A small community of five villages along the Danube River in southern Hungary, Sárköz is celebrated for its highly distinctive style of folk art and dress. Peopled by Hungarians since 895 CE, the region’s swampy environment—and thus relative inaccessibility—ensured the survival of the villages even through 150 years of Ottoman Turkish occupation. These communities were among the first in Hungary to convert to Protestantism, setting themselves apart from surrounding Catholic communities by maintaining their Calvinist faith during the Counter Reformation of the fifteenth and sixteenth centuries.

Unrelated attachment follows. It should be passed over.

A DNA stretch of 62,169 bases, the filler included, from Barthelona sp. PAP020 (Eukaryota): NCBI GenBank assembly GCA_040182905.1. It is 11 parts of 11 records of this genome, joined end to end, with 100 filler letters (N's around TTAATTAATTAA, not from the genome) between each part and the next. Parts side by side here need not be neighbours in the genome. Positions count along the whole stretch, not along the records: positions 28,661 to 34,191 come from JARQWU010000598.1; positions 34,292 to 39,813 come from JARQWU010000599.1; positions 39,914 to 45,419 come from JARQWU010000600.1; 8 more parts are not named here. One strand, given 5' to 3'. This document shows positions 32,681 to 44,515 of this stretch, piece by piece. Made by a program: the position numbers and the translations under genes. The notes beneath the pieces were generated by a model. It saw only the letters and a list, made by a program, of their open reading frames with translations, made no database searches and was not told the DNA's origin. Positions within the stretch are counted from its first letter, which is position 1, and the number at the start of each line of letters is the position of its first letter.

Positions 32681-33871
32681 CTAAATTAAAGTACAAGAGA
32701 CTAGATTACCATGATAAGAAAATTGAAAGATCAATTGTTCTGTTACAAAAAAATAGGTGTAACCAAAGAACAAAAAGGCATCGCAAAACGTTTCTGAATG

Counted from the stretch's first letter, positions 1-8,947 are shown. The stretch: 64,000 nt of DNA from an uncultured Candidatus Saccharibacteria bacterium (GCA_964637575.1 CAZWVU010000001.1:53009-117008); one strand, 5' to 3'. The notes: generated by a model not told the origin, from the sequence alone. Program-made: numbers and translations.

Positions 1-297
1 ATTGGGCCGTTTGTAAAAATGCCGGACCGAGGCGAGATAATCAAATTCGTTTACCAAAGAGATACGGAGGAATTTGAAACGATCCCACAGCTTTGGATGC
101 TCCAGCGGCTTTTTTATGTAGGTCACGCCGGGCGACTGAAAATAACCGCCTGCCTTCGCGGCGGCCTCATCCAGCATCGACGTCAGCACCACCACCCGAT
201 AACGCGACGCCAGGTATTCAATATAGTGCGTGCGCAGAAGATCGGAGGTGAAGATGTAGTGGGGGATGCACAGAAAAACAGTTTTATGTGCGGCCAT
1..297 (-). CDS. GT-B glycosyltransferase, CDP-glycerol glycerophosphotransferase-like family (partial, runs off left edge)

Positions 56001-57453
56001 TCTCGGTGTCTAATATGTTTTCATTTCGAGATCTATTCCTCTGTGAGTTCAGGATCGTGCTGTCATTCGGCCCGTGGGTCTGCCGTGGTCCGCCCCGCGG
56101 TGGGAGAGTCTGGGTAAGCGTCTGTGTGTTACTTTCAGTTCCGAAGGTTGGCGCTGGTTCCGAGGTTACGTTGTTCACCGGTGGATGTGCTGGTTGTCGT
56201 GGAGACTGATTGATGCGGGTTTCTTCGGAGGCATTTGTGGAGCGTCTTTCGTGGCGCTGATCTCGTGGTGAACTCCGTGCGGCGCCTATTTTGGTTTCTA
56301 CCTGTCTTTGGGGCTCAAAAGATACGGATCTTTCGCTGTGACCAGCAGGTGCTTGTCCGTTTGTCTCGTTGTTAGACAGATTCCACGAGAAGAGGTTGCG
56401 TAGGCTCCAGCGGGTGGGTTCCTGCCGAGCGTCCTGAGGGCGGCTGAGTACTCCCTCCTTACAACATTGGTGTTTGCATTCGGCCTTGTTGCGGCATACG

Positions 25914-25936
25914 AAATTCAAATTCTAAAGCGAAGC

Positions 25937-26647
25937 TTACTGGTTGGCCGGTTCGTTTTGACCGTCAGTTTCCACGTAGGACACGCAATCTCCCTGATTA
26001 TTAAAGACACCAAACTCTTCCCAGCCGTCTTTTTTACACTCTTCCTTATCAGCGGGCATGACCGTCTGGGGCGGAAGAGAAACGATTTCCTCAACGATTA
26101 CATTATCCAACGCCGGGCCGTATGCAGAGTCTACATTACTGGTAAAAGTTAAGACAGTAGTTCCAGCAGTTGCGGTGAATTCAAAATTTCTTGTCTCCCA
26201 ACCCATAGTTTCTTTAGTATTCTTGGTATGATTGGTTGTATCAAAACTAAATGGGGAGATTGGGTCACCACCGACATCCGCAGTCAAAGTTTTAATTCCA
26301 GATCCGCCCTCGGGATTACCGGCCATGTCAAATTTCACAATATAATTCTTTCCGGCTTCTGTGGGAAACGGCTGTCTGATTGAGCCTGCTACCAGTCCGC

Fishing, animal husbandry, and viniculture were once the main sources of Sárköz’s economy; agriculture became dominant only in the second half of the nineteenth century, when the “taming” of the Danube created vast areas of fertile land that were ideal for cultivation. The resulting economic boom led to a blossoming of folk culture, which permeated all aspects of life, especially in the material culture reserved for special occasions. For example, the women’s clothing of Sárköz is perhaps the most ornamented and extravagant of Hungarian folk costumes in the Carpathian Basin.